Once European countries started suspending batches of AstraZeneca, restricting age groups and in some cases suspending them entirely primarily because of blood clotting amongst young to middle aged people, my antennae were fully alerted. It was then I got my text message for my AstraZeneca vaccine. Was it possible that I was being recommended to take something that was clearly a higher risk to me than hospitalisation or death from Covid?
The propaganda was relentless: ‘You must have the vaccine to protect others’; soon it was no longer OK to discuss adverse reactions and anyone who came out on their refusal to have it was called an anti-vaxxer, quite regardless of their prior vaccination history. It was no less than coercion. The MSM was running vituperative articles about what should be done to the wicked ‘anti-vaxxers’.
At the company I work for, which is heavily reliant on pharmaceutical clients, a senior manager told me: ‘If I find any anti-vaxxers I will do everything I can to get them sacked.’ Greeted with a vaccine disclosure form every time I logged into the HR system I was in constant fear that I’d be asked to fill in the form and in ‘coming out’ would lose my job. The only place I could find people who sympathised were on Twitter. I couldn’t, like many other men I know of, even discuss this with my wife.
In fact the most difficult discussion I had was telling my wife that I was choosing not to take this vaccine over spending Christmas with my family abroad. My parents-in-law had told me I was unwelcome to visit them unvaccinated, and my own family didn’t want me either. My unvaccinated status (and principles) cost me not just holidays, weddings and funerals but my family relationships.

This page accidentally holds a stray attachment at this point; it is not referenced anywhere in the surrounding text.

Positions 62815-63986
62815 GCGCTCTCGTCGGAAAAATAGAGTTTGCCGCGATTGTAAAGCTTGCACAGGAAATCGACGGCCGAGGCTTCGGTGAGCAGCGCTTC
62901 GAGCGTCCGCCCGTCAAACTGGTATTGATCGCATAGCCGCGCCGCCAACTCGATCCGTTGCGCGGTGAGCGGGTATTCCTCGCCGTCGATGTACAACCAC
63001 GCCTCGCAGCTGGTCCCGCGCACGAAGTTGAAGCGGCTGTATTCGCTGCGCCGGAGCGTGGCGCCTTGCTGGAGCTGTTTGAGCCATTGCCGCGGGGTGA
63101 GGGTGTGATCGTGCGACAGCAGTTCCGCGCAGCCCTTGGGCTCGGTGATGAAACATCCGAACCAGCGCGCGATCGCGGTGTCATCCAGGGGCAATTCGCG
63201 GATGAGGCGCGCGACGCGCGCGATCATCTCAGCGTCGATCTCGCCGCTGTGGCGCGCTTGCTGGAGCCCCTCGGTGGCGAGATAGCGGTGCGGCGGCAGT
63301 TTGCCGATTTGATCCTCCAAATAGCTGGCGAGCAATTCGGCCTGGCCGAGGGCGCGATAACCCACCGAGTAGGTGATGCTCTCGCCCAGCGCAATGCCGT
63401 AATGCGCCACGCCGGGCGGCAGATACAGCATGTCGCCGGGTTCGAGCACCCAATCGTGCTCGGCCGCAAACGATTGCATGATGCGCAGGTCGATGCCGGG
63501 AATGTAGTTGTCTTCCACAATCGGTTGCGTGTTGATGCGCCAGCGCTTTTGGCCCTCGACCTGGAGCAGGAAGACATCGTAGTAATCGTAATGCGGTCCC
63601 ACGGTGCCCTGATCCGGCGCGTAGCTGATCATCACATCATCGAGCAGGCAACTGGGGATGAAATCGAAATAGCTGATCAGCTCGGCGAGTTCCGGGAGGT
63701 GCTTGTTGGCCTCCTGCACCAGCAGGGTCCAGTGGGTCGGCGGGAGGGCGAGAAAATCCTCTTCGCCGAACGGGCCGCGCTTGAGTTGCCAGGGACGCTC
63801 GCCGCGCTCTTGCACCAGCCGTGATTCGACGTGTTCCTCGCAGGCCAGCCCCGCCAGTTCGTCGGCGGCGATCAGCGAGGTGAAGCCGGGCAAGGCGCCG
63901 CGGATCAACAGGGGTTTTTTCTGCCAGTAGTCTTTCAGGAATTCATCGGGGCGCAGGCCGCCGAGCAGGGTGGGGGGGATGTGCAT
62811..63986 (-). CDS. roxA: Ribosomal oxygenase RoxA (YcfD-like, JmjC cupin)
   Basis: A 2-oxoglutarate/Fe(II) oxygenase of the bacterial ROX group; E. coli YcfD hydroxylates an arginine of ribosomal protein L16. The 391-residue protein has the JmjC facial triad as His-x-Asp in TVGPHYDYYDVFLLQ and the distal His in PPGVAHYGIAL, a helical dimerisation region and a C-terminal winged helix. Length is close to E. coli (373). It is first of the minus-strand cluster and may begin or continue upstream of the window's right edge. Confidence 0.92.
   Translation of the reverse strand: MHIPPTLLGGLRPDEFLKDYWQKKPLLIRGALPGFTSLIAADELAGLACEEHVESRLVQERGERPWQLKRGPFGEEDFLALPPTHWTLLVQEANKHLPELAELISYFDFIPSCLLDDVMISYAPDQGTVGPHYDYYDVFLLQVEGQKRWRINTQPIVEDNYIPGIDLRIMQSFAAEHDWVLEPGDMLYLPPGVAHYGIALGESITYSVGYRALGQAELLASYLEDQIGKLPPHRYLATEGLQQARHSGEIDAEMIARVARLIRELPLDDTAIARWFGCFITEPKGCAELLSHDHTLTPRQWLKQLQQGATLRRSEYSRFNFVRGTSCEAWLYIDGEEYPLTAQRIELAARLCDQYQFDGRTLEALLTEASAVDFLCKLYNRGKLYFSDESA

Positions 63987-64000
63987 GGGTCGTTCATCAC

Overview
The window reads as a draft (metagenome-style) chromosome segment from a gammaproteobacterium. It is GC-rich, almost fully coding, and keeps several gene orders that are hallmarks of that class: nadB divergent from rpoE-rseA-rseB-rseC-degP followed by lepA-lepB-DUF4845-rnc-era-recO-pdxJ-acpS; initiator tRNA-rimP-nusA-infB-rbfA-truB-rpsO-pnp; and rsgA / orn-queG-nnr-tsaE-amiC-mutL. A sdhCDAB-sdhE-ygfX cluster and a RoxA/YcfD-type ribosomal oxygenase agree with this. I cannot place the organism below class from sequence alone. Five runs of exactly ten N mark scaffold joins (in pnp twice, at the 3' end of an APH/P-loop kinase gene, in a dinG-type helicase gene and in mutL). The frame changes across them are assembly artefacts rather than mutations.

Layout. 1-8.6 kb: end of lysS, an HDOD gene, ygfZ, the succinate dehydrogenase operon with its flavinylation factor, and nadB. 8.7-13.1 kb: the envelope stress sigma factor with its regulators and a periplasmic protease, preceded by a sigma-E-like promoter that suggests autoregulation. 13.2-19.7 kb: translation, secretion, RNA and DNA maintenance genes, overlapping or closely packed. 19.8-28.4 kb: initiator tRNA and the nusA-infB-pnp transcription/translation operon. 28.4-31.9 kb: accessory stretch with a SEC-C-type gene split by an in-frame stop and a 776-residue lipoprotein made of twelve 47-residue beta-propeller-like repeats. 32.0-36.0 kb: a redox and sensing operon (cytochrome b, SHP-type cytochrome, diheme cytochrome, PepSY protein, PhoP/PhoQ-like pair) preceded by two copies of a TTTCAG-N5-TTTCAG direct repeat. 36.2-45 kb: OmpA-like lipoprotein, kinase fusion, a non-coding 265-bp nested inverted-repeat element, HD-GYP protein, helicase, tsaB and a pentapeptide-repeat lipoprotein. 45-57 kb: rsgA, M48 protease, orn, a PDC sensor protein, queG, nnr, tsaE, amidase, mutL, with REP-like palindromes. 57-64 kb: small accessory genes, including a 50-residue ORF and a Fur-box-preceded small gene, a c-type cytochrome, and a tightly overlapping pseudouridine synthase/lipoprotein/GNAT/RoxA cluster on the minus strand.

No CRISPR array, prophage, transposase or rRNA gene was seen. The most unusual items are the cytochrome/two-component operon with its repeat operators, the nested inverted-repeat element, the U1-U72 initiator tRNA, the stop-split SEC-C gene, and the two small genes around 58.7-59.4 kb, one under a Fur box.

That is why I have kept all my public critiques anonymous, not to destroy them further. But there still remains a downside. Any Covid data sharing communication, anonymous or not, draws relentless attacks online that imply offline threats. So yes, I live in fear that losing my anonymity may give these trolls more ability to attack me; hackers have already doxxed many of my online friends, even their children.
I am in constant conflict. At Truth be Told rallies for the vaccine-injured, I find myself skirting around people with 5G or depopulation banners, concerned that I may be captured on camera and have ‘conspiracy theorist’ or ‘far right’ tagged on to me as well. Yet, I know that by remaining anonymous I am letting myself succumb to the very weapon that is used to silence critics.
So should I do the right thing to help promote the cause I believe and hope that MPs would then take the report I co-authored more seriously? Or is that wishful thinking? Should I take a personal risk on that hope, or remain in the shadows and perhaps damage the credibility of the projects I am involved in? This conflict, between doing the right thing and the personal risk it would expose me to, keeps me awake at night.
It really should not be like this, Ms Hayes, in a free and democratic society. The report stands or falls on its merit, not on the name or status of the authors.